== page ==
As the Senate prepares for hearings on the nomination of Sen. Jeff Sessions (R-Ala.) to be attorney general, liberals are dredging up hoary allegations that he made racist remarks in the early 1980s. The same people who want to reward line-jumping immigrants with equal citizenship still consider 35-year-old hearsay valuable evidence in deciding a Republican public servant’s fitness for office.
The worst part about it? Racists are paying attention to these confirmation hearings. They’ll get the message: “if you have ever said anything racist, even if you say nothing similar for decades, the racial establishment will never forgive you. So you might as well stay racist.”
Rather than contradict myself by treating Reagan-era language as relevant, I will spend no time detailing the alleged remarks or demonstrating how questionably proffered, poorly documented, and tendentiously interpreted they are, although others have done so amply. Let’s pretend for the sake of argument that in the early 1980s Jeff Sessions said five or six very insensitive things about African-Americans.
There is no evidence he has said anything similar since, or the NAACP, liberal law professors, and the Congressional Black Caucus would be talking about those more recent quotes instead the old ones. While Sessions does not agree with all the civil rights policies advocated by those groups, neither has he acted like a person who hates blacks. Would a racist sponsor several pieces of legislation to honor one of his home-state heroines, civil rights pioneer Rosa Parks? Would he have voted to confirm the first African American (Eric Holder) to hold the job he now aspires to?
And why do civil rights groups dredge up racist and racially insensitive Republican remarks from 30 years ago, but give Democrats a pass for similar but much more recent comments by people like Harry Reid and Joe Biden?
In fact, 30 years after the late Sen. Robert Byrd (D- W.Va.) said he would rather die “than to see this beloved land of ours become degraded by race mongrels, a throwback to the blackest specimen from the wilds” he was the Democratic whip. And if there is no sunset date on grudges against those who utter racist remarks, why did Chuck Schumer and Joe Biden work so comfortably with Byrd as he served as President Pro Tem of the Senate (third in line for the presidency) until 2010?
But that’s the dirty secret. Democrats and the civil rights establishment are mostly just pretending to be upset by racist remarks uttered when a majority of Americans were still using rotary phones. They don’t agree with Sessions on policy matters, and are unfairly trying to lampoon him as the worst caricature of an Alabama politician. That’s why some liberals have taken to calling him by his full name “Jefferson Beauregard Sessions III” with its whiff of Southern decadence and evocation of Confederate luminaries Pres. Jefferson Davis and Gen. P.G.T. Beauregard. (These are the same people who foam at the mouth at any mention of “Barack Hussein Obama.”)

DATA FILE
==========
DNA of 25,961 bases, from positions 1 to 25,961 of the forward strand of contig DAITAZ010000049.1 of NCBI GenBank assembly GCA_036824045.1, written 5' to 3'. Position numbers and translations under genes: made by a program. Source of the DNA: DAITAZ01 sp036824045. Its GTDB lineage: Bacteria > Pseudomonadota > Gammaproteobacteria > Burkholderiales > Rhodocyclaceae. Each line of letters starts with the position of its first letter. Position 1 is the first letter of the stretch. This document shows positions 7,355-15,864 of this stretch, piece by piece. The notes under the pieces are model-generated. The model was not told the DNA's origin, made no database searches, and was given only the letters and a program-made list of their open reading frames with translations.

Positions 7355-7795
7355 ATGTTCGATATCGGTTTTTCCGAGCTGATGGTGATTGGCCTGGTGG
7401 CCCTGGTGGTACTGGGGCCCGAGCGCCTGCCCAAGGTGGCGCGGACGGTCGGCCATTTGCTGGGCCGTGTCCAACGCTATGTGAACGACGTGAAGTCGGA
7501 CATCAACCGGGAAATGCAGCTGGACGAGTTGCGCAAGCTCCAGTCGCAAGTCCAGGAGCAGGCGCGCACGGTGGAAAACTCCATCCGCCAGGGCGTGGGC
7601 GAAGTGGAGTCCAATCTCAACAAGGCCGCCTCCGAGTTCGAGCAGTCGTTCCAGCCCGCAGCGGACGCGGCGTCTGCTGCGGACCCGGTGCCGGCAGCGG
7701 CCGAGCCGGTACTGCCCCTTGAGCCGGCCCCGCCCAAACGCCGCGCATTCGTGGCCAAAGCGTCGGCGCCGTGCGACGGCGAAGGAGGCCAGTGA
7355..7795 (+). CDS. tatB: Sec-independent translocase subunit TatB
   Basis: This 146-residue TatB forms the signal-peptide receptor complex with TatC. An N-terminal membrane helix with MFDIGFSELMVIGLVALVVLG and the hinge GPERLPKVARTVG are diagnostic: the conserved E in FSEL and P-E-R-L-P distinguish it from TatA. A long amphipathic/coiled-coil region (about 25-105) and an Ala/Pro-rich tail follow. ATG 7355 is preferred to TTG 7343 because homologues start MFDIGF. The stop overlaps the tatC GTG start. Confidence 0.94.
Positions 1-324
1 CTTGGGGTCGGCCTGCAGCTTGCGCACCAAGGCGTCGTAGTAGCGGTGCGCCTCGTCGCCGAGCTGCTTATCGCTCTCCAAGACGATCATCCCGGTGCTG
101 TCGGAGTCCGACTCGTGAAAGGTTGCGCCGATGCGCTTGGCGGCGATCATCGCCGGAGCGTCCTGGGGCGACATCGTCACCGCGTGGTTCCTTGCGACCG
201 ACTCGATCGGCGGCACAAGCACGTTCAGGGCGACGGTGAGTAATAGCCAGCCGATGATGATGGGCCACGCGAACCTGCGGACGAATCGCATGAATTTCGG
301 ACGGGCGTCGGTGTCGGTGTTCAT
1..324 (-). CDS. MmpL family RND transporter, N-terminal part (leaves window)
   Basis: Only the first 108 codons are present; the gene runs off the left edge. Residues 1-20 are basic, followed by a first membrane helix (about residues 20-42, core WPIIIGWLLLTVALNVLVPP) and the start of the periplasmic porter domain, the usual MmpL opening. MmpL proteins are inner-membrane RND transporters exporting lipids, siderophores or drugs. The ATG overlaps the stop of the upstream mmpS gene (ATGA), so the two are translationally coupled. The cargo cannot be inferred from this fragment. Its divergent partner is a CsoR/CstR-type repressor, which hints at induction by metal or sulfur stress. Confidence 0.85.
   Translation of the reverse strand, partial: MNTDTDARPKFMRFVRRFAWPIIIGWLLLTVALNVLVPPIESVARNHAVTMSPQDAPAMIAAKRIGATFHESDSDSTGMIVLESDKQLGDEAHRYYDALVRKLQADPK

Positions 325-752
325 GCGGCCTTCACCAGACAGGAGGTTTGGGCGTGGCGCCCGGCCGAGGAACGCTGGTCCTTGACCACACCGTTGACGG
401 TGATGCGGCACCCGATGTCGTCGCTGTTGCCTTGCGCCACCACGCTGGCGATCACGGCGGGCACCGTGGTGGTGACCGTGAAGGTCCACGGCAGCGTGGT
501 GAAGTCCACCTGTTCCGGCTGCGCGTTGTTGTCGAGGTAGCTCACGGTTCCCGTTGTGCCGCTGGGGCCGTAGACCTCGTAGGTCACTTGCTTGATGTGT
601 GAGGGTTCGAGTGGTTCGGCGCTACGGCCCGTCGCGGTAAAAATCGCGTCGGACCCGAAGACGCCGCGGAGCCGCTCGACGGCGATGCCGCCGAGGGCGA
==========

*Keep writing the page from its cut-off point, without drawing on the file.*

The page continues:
Is it really best for civil rights if America has no statute of limitations on racially insensitive remarks by Republicans? Especially since the GOP is about to control virtually every cranny of the nation’s government, one might think liberals would be eager to drop the grudges of the 1980s and start building coalitions by evaluating people’s racial bona fides by how they treat diverse human beings today.
But that’s the playbook of Democrats in Washington these days. They’re profligate with amnesty if it means millions of new loyal voters, but stingy with it when faced with political victory for a GOP leader they can’t stand.
If Democrat Senators think Jeff Sessions lacks the talent, the experience, or the vision to be the nation’s top lawyer, they should reject his nomination. But if they really have to reach back to the early 1980s to demonstrate that the man still is something he may not even have been then, they should just give up.
David Benkof is a columnist for The Daily Caller. Follow him on Twitter (@DavidBenkof) or E-mail him at [email protected].